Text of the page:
My wife doesn’t allow me
to watch her when she cooks.
The dog is her silent admirer,
sitting patiently for crumbs.
So much of it is filled with the
aroma of her mother, Geri’s cooking,
the recipes etched in memory’s stone,
rituals not shared with a family of men.
The scent of garlic and onions,
meat sizzling in a hundred previous
kitchens for fathers waiting at long tables
makes me regret that I am just a man.
My mother, Elsi was a lousy cook,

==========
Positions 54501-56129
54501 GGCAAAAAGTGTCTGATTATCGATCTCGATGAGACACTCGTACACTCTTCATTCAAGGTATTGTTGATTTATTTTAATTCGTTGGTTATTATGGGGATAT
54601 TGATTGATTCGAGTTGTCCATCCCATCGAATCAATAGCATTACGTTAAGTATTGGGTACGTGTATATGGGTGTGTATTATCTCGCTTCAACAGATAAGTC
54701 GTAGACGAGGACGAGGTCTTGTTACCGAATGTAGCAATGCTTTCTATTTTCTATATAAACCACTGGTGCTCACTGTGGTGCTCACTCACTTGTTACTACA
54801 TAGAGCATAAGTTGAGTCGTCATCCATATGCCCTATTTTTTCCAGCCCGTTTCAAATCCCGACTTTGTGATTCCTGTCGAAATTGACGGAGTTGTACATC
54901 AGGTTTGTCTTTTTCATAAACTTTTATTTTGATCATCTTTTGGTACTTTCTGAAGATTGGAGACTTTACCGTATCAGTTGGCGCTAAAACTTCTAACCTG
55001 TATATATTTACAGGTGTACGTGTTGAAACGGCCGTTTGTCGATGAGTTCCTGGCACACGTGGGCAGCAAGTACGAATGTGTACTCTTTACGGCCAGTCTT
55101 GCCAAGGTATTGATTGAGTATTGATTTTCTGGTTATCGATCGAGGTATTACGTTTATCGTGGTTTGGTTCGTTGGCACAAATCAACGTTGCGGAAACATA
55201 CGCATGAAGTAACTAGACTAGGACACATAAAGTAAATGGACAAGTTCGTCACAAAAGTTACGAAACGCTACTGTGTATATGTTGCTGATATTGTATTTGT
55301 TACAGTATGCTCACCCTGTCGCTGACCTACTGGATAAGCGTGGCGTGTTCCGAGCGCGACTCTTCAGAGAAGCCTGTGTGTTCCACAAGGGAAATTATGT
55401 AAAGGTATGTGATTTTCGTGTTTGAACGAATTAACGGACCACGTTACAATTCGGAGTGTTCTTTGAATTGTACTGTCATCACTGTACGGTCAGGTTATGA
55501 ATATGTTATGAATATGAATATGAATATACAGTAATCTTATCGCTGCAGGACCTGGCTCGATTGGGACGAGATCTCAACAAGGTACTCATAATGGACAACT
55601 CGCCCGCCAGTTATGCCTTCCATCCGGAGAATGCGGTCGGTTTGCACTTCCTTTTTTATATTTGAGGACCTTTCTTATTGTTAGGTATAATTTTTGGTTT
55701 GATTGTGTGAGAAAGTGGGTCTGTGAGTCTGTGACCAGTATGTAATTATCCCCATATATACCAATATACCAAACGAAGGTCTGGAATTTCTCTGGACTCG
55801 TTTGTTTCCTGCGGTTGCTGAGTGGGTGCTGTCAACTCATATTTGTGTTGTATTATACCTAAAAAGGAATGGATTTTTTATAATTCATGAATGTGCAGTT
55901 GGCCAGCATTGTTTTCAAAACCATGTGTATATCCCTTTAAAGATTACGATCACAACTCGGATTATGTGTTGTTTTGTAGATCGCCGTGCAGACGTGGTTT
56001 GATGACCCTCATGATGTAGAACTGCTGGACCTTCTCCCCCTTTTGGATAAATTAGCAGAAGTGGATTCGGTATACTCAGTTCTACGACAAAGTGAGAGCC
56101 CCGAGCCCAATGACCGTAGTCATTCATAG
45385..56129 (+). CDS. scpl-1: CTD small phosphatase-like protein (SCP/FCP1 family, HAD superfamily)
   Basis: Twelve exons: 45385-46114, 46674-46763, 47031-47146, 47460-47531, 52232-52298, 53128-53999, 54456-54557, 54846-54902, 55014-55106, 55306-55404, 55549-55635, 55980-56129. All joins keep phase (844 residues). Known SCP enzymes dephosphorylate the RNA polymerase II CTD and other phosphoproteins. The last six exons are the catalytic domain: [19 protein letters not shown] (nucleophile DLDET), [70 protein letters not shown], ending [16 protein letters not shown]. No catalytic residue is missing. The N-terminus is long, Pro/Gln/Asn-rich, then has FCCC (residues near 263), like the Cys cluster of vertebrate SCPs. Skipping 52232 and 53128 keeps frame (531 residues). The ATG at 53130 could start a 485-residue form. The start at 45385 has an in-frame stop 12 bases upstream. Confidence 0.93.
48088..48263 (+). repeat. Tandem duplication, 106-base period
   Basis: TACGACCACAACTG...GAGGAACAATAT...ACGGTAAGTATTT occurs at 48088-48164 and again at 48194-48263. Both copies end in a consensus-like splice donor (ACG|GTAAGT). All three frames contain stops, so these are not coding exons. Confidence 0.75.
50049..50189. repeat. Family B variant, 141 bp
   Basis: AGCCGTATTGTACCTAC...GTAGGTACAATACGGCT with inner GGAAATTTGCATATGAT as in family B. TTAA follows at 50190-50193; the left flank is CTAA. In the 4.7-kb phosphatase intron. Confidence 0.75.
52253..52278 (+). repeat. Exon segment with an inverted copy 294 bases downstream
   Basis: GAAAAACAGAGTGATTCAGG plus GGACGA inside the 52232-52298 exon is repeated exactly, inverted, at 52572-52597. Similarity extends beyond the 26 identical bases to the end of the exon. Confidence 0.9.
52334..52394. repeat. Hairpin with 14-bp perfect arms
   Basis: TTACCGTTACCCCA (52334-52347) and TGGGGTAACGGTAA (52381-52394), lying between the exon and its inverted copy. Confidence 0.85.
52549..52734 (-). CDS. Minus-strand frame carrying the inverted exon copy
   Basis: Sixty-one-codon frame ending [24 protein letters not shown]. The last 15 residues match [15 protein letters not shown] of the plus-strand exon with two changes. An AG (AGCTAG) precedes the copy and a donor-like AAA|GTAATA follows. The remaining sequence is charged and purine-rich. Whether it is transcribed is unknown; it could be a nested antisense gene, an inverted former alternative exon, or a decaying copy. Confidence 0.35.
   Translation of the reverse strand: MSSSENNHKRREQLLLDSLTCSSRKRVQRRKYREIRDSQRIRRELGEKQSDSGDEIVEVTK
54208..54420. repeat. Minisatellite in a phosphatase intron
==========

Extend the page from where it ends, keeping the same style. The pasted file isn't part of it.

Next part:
and my tias knew it, consigning
her to wrap the twine around
pasteles in their banana leafs.
Where Geri passed down her recipes,
Elsi bequeathed me her heart and
compassion sautéed in bitter-sweet
sorrow dusted with ‘Rican seasoning.
I think she saved a pinch for Krissy,
for succor is her strongest flavor,
and I feed off it ravenously when
I need the strength.
The scent of spaghetti squash
roasting in the oven fills
my imagination with the need
to eat, live beyond just sustenance.
I crave to know the secret of her kitchen
but she brings the squash to me
on a plate hot around the edges
and we eat it, contentedly on the bed.
One day, I will sneak into the cocina
and maybe cook a picadillo finer than
her great creations, doing it
like all men, strictly by the recipe.